With apologies to Charles Dickens and Jamie Farr, there is no far, Farr better thing for Toledo than the Jamie Farr Owens Corning Classic Presented by Kroger. Here are highlights.
For the thousands lining the fairways and greens of Highland Meadows last week for the LPGA Jamie Farr Owens Corning Classic Presented by Kroger it s all about the players and the great golf.
Talk to anyone spectators, organizers, and volunteers and they can t stop raving about how nice, how courteous, and how professional the golfers are when they meet spectators. Steven Mickus of Mercy Health Partners and the event s general chairman, played with Michelle Wie at the pro-am and said the teen phenom was wonderful.
She gave myself and other golfers on the course some insight on how professional golfers react to conditions on the course, he said.
On Friday, Toledoan Jim Swy walked around Highland Meadows with a giant golf ball he got when the Special Tee golf store went out of business, asking the pros to sign it so he could auction it off for charity.
For four years, he said, he s brought something to the course and collected autographs that he then auctions off to help children s charities, and each year he s received more than enough signatures. He was there with buddy Jerry McCree of Toledo, who has been to the Farr the last six years. Where else can you go and drink cold beers and see beautiful girls play golf? he asked.
The 2,100 guests at the Merrill Lynch Gala Dinner Tuesday night at SeaGate Convention Centre, the glamorous part of a week of events surrounding the classic, had good reasons to be pumped up about the LPGA golf tournament at Highland Meadows.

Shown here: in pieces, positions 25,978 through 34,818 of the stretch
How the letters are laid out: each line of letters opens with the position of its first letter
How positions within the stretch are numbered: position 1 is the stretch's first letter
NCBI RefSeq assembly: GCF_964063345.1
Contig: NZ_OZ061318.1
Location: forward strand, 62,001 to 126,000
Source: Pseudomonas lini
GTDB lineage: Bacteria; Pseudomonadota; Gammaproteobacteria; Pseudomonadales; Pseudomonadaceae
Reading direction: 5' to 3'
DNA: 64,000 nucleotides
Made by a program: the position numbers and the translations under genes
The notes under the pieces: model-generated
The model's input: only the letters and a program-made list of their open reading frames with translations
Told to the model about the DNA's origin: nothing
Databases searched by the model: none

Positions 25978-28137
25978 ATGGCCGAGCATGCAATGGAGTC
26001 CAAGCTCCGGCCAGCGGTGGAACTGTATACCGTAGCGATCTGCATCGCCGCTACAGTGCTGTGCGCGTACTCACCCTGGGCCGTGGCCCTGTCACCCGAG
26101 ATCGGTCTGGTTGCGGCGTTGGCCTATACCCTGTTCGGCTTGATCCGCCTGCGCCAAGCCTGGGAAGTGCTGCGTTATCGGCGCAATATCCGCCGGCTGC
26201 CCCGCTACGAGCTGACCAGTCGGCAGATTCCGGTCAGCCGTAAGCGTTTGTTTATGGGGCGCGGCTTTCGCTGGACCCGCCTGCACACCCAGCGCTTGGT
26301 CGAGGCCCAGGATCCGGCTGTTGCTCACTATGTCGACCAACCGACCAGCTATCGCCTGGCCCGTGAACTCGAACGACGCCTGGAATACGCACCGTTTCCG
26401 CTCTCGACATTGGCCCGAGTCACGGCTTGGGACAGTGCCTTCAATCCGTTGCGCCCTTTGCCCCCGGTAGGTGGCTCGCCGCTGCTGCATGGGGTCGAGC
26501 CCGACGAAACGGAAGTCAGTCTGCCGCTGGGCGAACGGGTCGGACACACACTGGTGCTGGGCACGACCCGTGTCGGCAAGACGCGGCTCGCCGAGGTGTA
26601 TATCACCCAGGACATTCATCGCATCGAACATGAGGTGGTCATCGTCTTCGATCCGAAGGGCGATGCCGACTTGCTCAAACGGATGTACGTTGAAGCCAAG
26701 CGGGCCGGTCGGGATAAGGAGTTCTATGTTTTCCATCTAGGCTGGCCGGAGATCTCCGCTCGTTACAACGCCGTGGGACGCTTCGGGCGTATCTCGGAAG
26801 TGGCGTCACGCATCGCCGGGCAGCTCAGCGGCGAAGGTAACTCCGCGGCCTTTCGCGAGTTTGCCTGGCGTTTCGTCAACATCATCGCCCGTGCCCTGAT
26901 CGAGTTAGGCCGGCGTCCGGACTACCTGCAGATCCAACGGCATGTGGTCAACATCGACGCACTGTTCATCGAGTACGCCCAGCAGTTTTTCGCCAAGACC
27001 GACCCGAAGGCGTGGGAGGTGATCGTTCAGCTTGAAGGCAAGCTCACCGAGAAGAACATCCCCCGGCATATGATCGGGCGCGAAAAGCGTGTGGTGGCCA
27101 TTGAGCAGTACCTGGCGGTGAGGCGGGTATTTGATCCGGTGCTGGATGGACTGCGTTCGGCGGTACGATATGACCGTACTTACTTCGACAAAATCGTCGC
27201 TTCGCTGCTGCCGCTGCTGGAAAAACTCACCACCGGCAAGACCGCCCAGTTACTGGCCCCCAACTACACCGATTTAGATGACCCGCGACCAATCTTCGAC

But by the end of the night, they also had lots of reasons to be pumped up about the area. Tourney namesake, actor Mr. Farr, told the crowd he was proud of his hometown s assets. Toledo really is a cross-section of the world, he said.
Mr. Mickus gave a pep talk about the region s amenities, including the Mud Hens, the downtown arena that will be the home of the Toledo Walleye Hockey Club, and the Toledo Museum of Art and the Glass Pavilion. And, he said, why stop there before he gave an enthusiastic nod to the Toledo Zoo and its planned Nature s Neighborhood children s area. Judging by the applause, the audience agreed with Mr. Mickus. And so did Mr. Farr, who quipped that Toledo sounded so wonderful, he might just move back.
Attendees also heard from celebrity guests Chuck Ealey, the University of Toledo quarterback who led his team to 35 consecutive wins from 1969 to 1971, and songwriter Paul Williams, winner of Oscar, Grammy, and Golden Globe awards. The modest Mr. Williams said, We are in fact artists. I met Jamie on the Gong Show. He also complimented Toledo, saying, Now that I ve been here and seen the heart of some of the people, I know where [the expression] Holy Toledo comes from.
Auctions brought in hefty bids: Five nights at a Ritz-Carlton resort anywhere in the continential United States, plus airfare, went for $7,000, and four tickets to a game at Yankee Stadium against either the Los Angeles Angels, the Kansas City Royals, or the Boston Red Sox, plus a $200 gas card, sold for $12,000.